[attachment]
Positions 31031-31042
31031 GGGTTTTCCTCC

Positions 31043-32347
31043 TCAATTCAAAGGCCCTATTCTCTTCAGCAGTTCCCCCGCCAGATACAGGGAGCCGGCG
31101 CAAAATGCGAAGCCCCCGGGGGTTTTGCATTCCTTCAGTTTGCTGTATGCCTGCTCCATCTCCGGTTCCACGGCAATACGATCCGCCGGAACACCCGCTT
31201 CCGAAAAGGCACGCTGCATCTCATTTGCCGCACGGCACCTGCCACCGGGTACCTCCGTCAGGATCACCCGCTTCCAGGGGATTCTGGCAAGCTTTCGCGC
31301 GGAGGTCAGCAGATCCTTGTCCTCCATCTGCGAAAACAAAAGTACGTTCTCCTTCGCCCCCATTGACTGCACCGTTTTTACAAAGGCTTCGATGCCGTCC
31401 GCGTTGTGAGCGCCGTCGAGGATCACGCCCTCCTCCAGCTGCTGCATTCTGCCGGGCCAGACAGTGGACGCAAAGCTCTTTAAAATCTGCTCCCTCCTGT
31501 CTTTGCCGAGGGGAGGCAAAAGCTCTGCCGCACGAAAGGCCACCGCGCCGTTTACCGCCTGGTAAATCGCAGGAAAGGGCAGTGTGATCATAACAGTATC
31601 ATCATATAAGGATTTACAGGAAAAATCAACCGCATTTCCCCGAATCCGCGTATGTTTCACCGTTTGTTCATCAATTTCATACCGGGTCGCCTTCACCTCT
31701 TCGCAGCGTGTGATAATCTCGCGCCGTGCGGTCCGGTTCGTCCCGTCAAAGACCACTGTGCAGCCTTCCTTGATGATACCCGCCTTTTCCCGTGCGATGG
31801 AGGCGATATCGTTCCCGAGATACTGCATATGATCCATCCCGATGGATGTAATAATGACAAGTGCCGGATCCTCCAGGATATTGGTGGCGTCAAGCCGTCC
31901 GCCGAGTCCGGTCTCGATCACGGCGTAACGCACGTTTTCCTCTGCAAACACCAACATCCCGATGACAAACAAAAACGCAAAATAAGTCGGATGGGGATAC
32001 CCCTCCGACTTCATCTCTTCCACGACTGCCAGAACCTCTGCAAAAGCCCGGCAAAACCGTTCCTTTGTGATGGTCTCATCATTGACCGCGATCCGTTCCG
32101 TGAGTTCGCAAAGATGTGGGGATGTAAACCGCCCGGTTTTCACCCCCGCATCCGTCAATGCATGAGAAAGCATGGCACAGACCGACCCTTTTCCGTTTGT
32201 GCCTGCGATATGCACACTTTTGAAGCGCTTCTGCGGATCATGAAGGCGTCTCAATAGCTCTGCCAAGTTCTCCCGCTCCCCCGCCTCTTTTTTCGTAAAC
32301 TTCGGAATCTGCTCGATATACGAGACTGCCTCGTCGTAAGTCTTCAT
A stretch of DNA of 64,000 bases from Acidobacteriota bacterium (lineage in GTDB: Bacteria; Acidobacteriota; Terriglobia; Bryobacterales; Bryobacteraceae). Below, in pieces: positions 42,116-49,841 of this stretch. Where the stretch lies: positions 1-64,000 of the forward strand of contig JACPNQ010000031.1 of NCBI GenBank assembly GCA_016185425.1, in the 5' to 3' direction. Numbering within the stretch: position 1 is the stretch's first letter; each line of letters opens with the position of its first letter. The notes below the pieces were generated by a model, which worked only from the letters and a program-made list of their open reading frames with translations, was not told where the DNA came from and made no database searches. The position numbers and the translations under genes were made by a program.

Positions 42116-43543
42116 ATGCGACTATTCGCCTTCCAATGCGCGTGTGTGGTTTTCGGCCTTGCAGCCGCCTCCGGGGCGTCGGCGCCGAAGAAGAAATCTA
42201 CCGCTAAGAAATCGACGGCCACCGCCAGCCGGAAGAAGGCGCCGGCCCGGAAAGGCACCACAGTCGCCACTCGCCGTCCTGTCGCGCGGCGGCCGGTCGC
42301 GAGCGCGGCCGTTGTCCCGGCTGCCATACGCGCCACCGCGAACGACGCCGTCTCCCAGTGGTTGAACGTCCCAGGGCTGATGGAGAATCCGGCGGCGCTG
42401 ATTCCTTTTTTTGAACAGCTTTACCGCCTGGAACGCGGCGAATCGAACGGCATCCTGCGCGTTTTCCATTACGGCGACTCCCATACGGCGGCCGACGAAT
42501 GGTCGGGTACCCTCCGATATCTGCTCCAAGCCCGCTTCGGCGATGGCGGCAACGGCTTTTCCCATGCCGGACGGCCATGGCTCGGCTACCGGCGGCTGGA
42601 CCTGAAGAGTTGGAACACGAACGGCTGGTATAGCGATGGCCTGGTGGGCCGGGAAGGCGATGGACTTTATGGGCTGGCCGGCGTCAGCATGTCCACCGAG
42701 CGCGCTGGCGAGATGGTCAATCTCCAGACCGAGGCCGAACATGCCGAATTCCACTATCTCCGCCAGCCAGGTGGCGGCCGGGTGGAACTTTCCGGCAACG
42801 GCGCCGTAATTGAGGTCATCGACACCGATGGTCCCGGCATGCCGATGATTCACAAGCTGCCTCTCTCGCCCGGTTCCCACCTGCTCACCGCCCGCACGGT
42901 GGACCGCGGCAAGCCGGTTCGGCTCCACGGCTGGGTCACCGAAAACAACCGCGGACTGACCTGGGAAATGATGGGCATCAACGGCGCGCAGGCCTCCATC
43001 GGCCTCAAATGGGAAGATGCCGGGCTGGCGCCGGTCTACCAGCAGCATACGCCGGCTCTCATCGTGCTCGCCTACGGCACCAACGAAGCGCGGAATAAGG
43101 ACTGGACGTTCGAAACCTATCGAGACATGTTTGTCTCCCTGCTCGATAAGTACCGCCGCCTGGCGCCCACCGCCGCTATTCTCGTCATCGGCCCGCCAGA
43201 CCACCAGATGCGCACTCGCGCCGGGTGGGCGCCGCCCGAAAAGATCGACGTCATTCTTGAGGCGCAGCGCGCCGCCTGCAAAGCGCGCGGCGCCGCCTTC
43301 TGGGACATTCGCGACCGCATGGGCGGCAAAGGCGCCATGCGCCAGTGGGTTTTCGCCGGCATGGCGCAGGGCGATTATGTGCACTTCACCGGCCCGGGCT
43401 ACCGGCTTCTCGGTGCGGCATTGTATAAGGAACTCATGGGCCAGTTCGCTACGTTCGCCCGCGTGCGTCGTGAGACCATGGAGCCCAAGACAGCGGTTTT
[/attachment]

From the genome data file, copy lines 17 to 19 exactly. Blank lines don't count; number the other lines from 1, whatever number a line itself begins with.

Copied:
32301 TTCGGAATCTGCTCGATATACGAGACTGCCTCGTCGTAAGTCTTCAT
A stretch of DNA of 64,000 bases from Acidobacteriota bacterium (lineage in GTDB: Bacteria; Acidobacteriota; Terriglobia; Bryobacterales; Bryobacteraceae). Below, in pieces: positions 42,116-49,841 of this stretch. Where the stretch lies: positions 1-64,000 of the forward strand of contig JACPNQ010000031.1 of NCBI GenBank assembly GCA_016185425.1, in the 5' to 3' direction. Numbering within the stretch: position 1 is the stretch's first letter; each line of letters opens with the position of its first letter. The notes below the pieces were generated by a model, which worked only from the letters and a program-made list of their open reading frames with translations, was not told where the DNA came from and made no database searches. The position numbers and the translations under genes were made by a program.

Positions 42116-43543